Maiko (metallic gold on obi)
signed Toyonari ga with oval date seal Taisho kinoe ne (Taisho, year of the rat ), artist's red rectangular seal, Toyonari, on lower left margin, self-published with the support of the Yamamura Koka Hanga Kankokai (Publication Society of Yamamura Koka's prints), ca. 1924
oban tate-e 15 7/8 by 11 in., 40.4 by 27.9 cm
In 1916, publisher Watanabe Shozaburo (1885-1962) saw one of Koka's actor paintings at the government-sponsored exhibition Inten and asked to make a print from it that same year. Watanabe subsequently published another actor print in 1917, and then two more in 1919. Contrary to popular belief, Flowers of the Theatrical World (Rien no Hana), an important series of twelve okubi-e actor prints designed by Koka in 1920-1922, were not published by Watanabe but by the Yamamura Koka Hanga Kankokai (Publication Society of Yamamura Koka's Prints), a group of supporters comprised primarily of collectors. In 1924 he began self-publishing non-actor prints including landscapes and kacho-ga. Koka produced thirty-three woodblock prints in his career, and only four of them with Watanabe. Most were self-published with the support of the society.
In another version of this design the geometric pattern on the obi is highlighted with metallic gold printing instead of black mica. The subject of this print appears to be based on a painting, Dancing Girl (current whereabouts unknown) which illustrates a 3/4 length portrait of a maiko against a background of a screen or fusuma panel decorated with snow-covered bamboo.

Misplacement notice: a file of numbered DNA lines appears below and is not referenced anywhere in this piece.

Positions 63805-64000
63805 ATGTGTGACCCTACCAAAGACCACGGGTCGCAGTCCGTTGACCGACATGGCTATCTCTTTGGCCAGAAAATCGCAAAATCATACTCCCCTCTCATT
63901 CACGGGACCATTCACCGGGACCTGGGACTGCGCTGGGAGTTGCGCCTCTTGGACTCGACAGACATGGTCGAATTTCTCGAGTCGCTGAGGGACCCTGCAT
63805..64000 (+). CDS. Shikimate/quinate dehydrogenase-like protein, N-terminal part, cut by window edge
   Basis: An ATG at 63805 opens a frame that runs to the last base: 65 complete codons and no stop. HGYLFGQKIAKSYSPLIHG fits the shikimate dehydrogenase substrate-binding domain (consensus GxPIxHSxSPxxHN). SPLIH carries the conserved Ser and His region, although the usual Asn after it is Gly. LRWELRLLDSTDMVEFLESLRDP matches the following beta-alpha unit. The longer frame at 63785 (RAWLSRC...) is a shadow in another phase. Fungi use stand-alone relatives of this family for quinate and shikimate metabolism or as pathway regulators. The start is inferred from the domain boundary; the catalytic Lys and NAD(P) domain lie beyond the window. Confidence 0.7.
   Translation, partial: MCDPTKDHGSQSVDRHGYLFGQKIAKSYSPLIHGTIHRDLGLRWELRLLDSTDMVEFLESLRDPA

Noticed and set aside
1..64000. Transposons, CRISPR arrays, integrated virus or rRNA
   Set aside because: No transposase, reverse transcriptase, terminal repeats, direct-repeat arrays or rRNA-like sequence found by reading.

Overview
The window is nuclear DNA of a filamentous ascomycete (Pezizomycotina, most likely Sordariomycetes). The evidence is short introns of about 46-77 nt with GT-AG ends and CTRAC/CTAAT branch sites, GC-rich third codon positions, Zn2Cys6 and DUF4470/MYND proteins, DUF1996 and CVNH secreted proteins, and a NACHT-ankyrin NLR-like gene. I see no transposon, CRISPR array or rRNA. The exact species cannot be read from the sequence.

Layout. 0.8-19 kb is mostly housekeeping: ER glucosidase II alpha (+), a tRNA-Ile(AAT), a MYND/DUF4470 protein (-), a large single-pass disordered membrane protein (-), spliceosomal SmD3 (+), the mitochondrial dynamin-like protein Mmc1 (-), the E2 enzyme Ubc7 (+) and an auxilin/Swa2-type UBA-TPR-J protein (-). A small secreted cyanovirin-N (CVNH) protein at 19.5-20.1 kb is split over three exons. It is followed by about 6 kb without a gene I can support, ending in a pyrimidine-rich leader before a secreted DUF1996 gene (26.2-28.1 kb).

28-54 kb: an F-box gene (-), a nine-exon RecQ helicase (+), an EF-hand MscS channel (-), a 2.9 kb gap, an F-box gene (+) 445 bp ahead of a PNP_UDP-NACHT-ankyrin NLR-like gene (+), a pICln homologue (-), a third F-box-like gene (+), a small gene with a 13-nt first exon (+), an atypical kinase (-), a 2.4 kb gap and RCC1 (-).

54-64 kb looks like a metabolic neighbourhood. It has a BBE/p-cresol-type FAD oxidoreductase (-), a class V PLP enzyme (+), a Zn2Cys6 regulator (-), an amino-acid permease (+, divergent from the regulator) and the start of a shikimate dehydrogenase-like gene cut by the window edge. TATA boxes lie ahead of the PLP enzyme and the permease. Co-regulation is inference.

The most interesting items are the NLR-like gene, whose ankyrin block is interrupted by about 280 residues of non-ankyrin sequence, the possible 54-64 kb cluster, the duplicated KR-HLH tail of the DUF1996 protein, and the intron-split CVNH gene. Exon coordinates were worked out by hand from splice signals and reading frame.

Kato Junzo, comp., Kindai Nihon hanga taikei, 1975-76, vol. I, pl. 147
Amy Reigle Newland and Hamanaka Shinji, The Female Image: 20th Century Prints of Japanese Beauties, 2000, p. 90, no. 113
Carolyn M. Putney, et al., Fresh Impressions: Early Modern Japanese Prints, 2013, p. 238, cat. 217 (edition of 100, gold on the obi)
Andreas Marks, Seven Masters: 20th Century Japanese Woodblock Prints from the Wells Collection, Minneapolis Institute of Arts, 2015, p. 79, no. 35 (black mica on the obi), and p. 219, illus. 16 (painting)
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site last updated
January 8, 2019
Scholten Japanese Art
145 West 58th Street, suite 6D
New York, New York 10019
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